Sunday, May 27, 2018

Loop Hike: Old Rag Mountain and Corbin Mountain Trail, SNP, VA (~1000-3500')

If you've been following this blog, you may have noticed that I've been hiking a lot more this spring than I did last year. There's a reason for this (and it's not that my work schedule has eased up--haha, that'll happen when I'm dead): I'm heading west again this summer to pick off a few more highpoints! The Southwestern ones are all snow-free by July, but they're still serious ascents involving several thousand feet of gain, moderately tricky terrain, and high elevation. I might not be able to train for the last two of those here in Virginia, but I've mapped out some loop hikes along the Blue Ridge that will at least approximate the first.

And so I headed out this Friday for the first of them, which would take me back up Old Rag Mountain and some of the nearby trails in Shenandoah National Park.

As you might recall, Old Rag is one of the few genuine Class 3 scrambles I've seen in Virginia. The top quarter of the mountain is covered in huge, smooth granite boulders, which the trail to the summit takes you over, around, and through. The mountain's unusual terrain and proximity to the DC metro area leave it quite crowded in warm months, so if you prefer to hike without a bunch of randoms breathing down your neck, I recommend you get there early. By the time I arrived, at 9:30 a.m. on a Friday in late May, the (huge) parking lot at the base was already two-thirds full.

The first few miles of my ascent were uneventful, though much greener than the last time I'd been there:

Friday, May 11, 2018

Tar Tales, Part II: Crikey! It's Angry!

If you know me, you know how I handle particularly tough problems. I consider them carefully from all angles, develop a detailed plan of attack, assemble the materials I’ll need to proceed… and then shove it all into a corner of my room and ignore it for months. Not until a distant date, when forced by some elaborate chain of reasoning (I need to do this so that I can do that in order to do some third thing with a deadline), after just enough dust has accumulated on the materials to set me sneezing, do I pick them up again and actually deal with the problem.

This approach isn’t entirely without benefits: sometimes I learn things in the intervening months that improve my eventual approach to the problem. But more often than not, when the solution ends up taking much less effort than I’d feared, it just leaves me feeling sheepish that I spent six weeks putting off five hours of work.

What does all this have to do with the Lars? Well, what problem could be tougher—or bigger, or more likely to break loose and terrorize the county—than an angry feral Tyranitar falling into my care?

Friday, May 4, 2018

Crabtree Falls, VA (1600-2600')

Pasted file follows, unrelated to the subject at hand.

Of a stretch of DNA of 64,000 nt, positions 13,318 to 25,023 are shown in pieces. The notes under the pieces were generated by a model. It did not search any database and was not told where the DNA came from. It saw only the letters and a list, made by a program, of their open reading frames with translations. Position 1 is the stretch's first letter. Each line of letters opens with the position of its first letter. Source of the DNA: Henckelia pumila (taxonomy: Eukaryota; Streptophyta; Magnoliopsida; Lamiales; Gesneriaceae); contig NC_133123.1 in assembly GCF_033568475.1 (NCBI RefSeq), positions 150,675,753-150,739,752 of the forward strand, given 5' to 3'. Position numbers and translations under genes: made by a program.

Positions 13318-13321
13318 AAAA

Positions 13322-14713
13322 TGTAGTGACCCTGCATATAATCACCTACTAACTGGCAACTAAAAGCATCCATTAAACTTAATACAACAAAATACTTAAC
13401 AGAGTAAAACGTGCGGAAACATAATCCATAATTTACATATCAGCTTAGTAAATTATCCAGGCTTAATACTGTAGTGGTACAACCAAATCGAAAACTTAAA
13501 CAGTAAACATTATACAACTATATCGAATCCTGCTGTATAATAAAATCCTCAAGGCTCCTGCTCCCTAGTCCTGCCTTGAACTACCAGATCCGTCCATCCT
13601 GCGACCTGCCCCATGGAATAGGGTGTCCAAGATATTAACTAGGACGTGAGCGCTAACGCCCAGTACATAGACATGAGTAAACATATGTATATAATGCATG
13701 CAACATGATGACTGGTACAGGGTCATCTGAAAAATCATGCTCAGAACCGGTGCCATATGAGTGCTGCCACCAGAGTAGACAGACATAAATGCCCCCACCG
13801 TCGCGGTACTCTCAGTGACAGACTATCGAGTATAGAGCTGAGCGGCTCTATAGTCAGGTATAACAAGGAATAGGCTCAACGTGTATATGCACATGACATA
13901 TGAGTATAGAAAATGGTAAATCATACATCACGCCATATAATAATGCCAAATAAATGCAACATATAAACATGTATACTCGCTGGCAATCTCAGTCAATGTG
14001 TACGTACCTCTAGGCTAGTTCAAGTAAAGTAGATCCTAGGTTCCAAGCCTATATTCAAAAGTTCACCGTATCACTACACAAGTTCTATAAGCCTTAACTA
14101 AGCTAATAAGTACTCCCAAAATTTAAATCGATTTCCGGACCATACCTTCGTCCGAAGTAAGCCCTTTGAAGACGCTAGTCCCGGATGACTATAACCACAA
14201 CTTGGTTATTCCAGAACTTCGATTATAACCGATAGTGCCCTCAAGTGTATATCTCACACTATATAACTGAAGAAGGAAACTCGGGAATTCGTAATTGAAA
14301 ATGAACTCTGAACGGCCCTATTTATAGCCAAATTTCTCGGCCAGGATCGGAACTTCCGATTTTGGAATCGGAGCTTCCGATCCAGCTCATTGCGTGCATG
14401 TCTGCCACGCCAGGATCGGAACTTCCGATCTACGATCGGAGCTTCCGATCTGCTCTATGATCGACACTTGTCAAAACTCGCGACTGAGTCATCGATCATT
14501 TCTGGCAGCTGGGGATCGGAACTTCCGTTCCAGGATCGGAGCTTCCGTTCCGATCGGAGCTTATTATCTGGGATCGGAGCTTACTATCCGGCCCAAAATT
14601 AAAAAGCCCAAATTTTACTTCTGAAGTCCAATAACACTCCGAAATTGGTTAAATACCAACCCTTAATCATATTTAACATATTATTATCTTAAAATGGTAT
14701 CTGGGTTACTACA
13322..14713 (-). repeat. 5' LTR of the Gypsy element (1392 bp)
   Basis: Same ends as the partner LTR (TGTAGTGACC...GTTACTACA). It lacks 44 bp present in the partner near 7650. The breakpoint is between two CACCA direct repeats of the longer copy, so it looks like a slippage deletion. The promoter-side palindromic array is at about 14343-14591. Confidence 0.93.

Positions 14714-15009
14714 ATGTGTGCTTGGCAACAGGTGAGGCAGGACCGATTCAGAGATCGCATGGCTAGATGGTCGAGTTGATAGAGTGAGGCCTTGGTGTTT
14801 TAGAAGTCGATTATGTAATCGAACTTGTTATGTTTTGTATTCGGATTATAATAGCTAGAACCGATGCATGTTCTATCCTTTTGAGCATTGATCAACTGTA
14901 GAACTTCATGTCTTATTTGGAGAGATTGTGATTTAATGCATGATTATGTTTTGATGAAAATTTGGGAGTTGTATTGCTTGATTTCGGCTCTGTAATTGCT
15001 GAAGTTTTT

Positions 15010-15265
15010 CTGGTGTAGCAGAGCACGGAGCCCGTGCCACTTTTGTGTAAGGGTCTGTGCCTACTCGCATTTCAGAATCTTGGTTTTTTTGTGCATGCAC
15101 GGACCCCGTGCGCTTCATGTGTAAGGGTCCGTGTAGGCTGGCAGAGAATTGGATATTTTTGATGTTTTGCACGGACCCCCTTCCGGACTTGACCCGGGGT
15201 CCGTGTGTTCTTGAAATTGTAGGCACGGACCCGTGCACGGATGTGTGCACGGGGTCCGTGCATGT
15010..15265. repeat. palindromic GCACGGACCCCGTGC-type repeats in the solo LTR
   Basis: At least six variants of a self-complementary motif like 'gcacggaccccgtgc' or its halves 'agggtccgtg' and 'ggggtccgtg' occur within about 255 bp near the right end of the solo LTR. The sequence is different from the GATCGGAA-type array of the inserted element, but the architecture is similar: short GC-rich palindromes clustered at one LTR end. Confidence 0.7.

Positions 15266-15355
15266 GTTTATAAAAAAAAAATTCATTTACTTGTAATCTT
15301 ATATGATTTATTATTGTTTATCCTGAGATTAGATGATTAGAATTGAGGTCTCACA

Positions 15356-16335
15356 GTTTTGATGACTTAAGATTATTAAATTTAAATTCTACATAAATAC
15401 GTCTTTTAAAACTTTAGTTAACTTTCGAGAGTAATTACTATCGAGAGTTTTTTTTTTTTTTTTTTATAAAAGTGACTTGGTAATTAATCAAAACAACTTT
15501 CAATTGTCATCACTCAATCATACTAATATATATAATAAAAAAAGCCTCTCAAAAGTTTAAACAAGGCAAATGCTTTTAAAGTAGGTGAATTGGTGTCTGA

I must say, Crabtree Falls lives up to its hype.

If you live--or have lived, as in my case--anywhere in the vicinity of central Virginia, you've most likely heard of Crabtree Falls. It's right up there with Whiteoak Canyon and the Cascades on the list of classic Virginia waterfall hikes. On summer afternoons, especially in laurel-blooming season, folks flock to it from all over the state, braving crowds and splinters and scraped knees for the chance to glimpse the 1000-foot falls--the highest* east of the Mississippi--in all its crystalline, rock-slicking glory.

Fortunately, the (commodious) parking lot was almost empty when I arrived that April afternoon. I paid the $3 entrance fee, took my pick of parking spots, and headed up to the trailhead.

The first stretch of the trail was paved--universally accessible, as the sign at the base explained. Here, as elsewhere along the hike, big orange signs warned against careless scrambling:

"Now I'm never gonna climb again/slippery feet have got no traction..."

Wednesday, May 2, 2018

The Priest, VA (4063')

A couple of weeks ago, I drove south to hike a mountain called The Priest, a 4000-footer in the Blue Ridge a few dozen miles south of Shenandoah National Park (and the high point of Nelson County). The drive down, through Charlottesville on US-29, was a little awkward--they've built up the area north of town so much, over the past few years, that I could barely tell where I was going. But once I turned off the highway and onto the country roads and found myself face to face with this beauty:

I knew I'd made the right decision to come out.

That particular road, VA-56, took me right into the gap north of The Priest, carved by a little river called the Tye. The hills rose up around me, the houses and fields drew in towards the road, and then, a couple miles into the George Washington National Forest, the trailhead lot appeared to my left.